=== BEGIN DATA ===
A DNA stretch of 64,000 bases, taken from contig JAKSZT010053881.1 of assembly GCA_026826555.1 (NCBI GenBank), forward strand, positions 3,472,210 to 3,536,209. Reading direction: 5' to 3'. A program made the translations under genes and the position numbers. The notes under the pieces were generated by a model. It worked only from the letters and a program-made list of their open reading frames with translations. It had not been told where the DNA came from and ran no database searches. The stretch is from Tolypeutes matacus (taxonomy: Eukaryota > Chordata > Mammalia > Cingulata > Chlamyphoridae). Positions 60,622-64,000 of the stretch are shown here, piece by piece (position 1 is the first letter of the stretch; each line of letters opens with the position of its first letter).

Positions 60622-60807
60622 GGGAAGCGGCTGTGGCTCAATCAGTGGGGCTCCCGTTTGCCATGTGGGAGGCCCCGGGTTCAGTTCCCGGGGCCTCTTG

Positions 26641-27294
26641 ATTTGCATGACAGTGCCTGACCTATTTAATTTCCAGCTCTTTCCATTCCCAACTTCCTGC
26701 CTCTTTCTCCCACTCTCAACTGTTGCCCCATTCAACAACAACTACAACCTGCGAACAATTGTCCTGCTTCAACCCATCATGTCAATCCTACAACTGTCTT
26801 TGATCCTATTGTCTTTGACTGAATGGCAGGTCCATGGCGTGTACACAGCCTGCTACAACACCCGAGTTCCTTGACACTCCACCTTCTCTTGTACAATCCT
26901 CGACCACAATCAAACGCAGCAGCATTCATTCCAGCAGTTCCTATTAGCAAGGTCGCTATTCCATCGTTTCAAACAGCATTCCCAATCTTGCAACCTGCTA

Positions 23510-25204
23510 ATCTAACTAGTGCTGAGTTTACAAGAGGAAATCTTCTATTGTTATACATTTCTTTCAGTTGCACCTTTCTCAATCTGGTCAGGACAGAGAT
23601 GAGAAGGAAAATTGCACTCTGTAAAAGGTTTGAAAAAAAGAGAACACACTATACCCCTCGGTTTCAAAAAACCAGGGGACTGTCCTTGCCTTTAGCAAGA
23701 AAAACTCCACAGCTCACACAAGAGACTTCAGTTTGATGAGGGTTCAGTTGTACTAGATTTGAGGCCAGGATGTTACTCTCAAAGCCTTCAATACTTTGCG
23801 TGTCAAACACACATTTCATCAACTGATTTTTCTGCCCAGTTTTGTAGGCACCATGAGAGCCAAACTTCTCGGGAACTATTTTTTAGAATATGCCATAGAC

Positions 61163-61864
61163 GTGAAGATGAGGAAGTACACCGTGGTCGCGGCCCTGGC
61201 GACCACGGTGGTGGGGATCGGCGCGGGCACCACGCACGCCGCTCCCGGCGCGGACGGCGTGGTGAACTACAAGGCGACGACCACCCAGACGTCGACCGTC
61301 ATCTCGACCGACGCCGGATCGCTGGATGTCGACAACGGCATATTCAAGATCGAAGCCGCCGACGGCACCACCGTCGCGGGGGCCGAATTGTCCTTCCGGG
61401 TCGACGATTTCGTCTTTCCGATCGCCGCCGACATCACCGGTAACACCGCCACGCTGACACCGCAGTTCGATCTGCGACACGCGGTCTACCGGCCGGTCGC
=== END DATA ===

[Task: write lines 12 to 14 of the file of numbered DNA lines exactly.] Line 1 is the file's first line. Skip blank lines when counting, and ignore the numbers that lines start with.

23701 AAAACTCCACAGCTCACACAAGAGACTTCAGTTTGATGAGGGTTCAGTTGTACTAGATTTGAGGCCAGGATGTTACTCTCAAAGCCTTCAATACTTTGCG
23801 TGTCAAACACACATTTCATCAACTGATTTTTCTGCCCAGTTTTGTAGGCACCATGAGAGCCAAACTTCTCGGGAACTATTTTTTAGAATATGCCATAGAC

Positions 61163-61864